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Live Blogging on Election Night 2012


(NumbersUSA Founder & CEO Roy Beck will be live-blogging throughout Election Night about the immigration policy implications among the hundreds of results that you are unlikely to find on TV.  He will be assisted by two dozen members of the NumbersUSA staff who will be combing through all the resources and results and alerting him to information that he should pass on to you.)

9:00 p.m. - Lots of pundits in big publications -- starting over the weekend and getting into overdrive today -- are suggesting that Romney may lose because he took a strong pro-enforcement immigration stance.  The strongest voices for this tend to be Bush-era Republican leaders who have never stopped pushing for the mass amnesty.

Nonetheless, a new poll calls into question any argument that Hispanic voters turned away from Romney because of his immigration stance which was primarily about mandatory E-Verify and taking away the jobs magnet for illegal immigration.

Perhaps Romney didn't communicate his position adeptly enough.  Even more likely is that most Hispanic voters marked their ballots based on a host of other issues in their choice for president.  But Republicans failed to get the votes of anywhere near the number of Hispanic Americans who favor mandatory E-Verify.

The Pulse Opinion Research poll in October found 66% of Hispanic voters favoring mandatory E-Verify.

The question was:  Do you support or oppose requiring that every employer use E-Verify to electronically ensure that no U.S. job goes to illegal immigrants in the future?

75% of all voters said YES.

69% of Hispanic voters said YES.

The majority of Romney's immigration policy was just that.  Mandatory E-Verify was nearly the whole basis of what he meant by "self-deportation."  What he explained was that he would take away the jobs magnet and mainly let illegal immigrants make their own decisions about moving back home.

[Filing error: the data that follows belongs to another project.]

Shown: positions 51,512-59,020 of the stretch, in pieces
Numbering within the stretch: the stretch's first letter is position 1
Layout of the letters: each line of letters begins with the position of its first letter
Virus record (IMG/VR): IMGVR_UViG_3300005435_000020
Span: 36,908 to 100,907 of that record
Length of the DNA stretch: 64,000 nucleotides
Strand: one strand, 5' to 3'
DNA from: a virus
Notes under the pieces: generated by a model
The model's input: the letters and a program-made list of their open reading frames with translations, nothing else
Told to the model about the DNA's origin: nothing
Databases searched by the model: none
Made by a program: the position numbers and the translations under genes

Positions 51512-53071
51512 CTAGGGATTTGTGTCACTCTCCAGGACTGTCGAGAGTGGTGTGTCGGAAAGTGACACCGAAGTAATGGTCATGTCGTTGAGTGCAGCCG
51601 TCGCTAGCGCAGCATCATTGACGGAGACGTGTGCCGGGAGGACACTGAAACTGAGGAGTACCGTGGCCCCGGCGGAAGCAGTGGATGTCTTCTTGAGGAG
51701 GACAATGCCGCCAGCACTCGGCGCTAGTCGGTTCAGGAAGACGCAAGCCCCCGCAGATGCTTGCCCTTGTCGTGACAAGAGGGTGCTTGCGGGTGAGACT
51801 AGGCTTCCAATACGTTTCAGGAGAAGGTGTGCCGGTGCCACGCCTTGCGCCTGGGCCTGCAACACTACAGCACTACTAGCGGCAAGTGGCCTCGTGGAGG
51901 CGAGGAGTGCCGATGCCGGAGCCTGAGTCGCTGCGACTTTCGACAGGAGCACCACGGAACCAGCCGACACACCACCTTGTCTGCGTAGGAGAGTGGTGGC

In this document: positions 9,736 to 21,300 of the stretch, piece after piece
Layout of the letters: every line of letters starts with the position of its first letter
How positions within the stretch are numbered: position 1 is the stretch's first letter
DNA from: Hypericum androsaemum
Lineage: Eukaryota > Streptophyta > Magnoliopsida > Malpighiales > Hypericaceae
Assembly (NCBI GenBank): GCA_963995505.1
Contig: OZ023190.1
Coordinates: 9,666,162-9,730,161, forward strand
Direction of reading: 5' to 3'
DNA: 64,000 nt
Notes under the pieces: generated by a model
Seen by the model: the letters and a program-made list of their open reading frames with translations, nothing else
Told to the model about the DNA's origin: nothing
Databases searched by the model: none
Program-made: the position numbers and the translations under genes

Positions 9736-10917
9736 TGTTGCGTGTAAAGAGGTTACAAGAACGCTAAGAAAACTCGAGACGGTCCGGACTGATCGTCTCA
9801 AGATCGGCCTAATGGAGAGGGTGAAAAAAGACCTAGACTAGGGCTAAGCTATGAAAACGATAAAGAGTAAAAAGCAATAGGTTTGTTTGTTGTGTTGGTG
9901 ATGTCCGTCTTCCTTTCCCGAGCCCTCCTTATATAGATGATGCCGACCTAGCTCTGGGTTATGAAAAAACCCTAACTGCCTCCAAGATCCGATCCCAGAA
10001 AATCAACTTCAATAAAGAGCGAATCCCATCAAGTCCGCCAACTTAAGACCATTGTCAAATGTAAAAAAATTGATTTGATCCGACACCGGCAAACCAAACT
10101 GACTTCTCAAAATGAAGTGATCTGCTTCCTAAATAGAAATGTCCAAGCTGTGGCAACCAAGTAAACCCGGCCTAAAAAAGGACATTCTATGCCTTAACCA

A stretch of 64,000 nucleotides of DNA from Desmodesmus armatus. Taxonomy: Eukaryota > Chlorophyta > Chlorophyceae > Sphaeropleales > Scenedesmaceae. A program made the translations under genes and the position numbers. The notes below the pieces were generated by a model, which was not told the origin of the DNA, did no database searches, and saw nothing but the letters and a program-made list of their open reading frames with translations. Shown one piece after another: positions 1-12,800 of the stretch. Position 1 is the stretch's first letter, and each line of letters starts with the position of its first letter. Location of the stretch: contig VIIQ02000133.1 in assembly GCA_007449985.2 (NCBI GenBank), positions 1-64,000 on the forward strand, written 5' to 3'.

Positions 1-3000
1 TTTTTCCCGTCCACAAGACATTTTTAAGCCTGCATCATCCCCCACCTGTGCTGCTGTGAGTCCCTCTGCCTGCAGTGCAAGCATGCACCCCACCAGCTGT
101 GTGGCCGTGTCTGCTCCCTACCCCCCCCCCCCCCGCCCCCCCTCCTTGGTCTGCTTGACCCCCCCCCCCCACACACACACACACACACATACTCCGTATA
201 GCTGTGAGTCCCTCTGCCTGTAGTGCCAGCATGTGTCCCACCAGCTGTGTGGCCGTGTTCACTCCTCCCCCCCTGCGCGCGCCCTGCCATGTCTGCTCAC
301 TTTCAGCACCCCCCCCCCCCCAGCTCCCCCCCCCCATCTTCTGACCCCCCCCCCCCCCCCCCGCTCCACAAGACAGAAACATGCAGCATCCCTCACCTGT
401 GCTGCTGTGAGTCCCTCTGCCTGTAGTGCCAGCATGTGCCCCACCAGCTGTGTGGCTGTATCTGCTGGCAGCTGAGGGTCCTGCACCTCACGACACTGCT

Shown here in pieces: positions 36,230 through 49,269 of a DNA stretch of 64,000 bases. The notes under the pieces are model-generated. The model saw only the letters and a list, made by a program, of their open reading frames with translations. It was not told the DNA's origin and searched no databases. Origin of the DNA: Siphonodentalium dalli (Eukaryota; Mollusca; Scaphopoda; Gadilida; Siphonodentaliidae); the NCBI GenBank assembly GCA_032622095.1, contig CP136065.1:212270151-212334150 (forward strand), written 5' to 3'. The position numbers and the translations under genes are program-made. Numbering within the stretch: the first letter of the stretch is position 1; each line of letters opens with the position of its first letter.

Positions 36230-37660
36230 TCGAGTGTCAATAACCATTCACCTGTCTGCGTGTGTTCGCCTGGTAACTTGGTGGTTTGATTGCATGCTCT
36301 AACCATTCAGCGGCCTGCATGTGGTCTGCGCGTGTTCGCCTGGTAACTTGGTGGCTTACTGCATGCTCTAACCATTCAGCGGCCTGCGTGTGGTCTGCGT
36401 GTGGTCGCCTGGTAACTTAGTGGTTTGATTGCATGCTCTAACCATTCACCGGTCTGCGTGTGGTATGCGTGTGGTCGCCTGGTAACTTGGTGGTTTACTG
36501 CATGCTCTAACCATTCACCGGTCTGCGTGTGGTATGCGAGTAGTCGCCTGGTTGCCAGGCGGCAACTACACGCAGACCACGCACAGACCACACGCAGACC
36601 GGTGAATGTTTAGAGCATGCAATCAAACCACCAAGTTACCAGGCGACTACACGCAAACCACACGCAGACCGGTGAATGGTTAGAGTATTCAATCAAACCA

The question just before the E-Verify question was:  Do you believe most parents around the world would stop bringing their children illegally to this country if they thought finding a job was doubtful?

66% of all voters said YES.

70% of Hispanic voters said YES.

Can these results be in the ballpark?  Well, on the question of sympathizing with so-called Dream-Act illegal immigrants, the result for Hispanic voters was 62%, with only 8% saying "not at all sympathetic."  This poll did not over-sample Hispanics, so the margin of error was fairly high.  Nonetheless, the key point here is that at least half of Hispanic voters recognize that illegal immigration is bad for the country and that taking away the jobs magnet with mandatory E-Verify is a great way to slow it down.

Thus, taking a stand for mandatory E-Verify should not hurt a candidate, especially Republicans who rarely get more than 33% of Hispanic votes.

Prof. James Gimpel of the University of Maryland says polling shows that as long as Hispanic incomes are so much lower than for average Americans, Hispanic Americans will vote heavily for a Democratic Party that advocates more strongly for government social and redistribution programs.  At this time, he suggests, the majority of Hispanic Americans vote the way one would expect based on their economic levels. 

8:15 p.m. -- First victories for our Immigration True Reformers in Congress:   Rep. Goodlatte and Rep. Wittman of Virginia, Rep. Westmoreland of Georgia, Rep. Ross of Florida have been called winners.  Goodlatte is in line to be the next chairman of the U.S. House Judiciary Committee which will handle immigration issues in the next two years.

6:55 p.m. -- We will also be letting you know how our Five-for-Fivers across the nation do tonight.  These are the Members of Congress who co-sponsored bills in all five major solutions we propose:  ending chain migration, visa lottery and birthright citizenship for illegal aliens, plus supporting mandatory E-Verify and local immigration enforcement.

AL 5- Mo Brooks,   CA 52 -- Brian Bilbray,  CA 31-- Gary Miller,   CA 39-- Ed Royce,  CO 6-- Mike Coffman,  CO 5--Doug Lamborn,  FL 7-- John Mica,   FL 11-- Rich Nugent,   FL 15- - Dennis Ross,  MS 4-- Steven Palazzo,  NC 3-- Walter Jones,   TX 31 --John Carter,  TX 24-Kenny Marchant,   WV 1-- David McKinley,

6:50 p.m. -- Georgia- Westmoreland (CD 3), Kingston (CD 1), Gingrey (CD 11)
Virginia- Wittman (CD 1), Goodlatte (CD 6). These are the True Reformers in the states with polls closing by 7 p.m.

6:30 p.m. -- 5 True Reformer incumbents are in states that will be closed as of 7 p.m.  We will be reporting by social media and webcast when races are called on these very committed alllies of ours.  We don't give the label of True Reformer until a Member of Congress has met vigorous criteria on a lot of immigration-reduction and enforcement issues.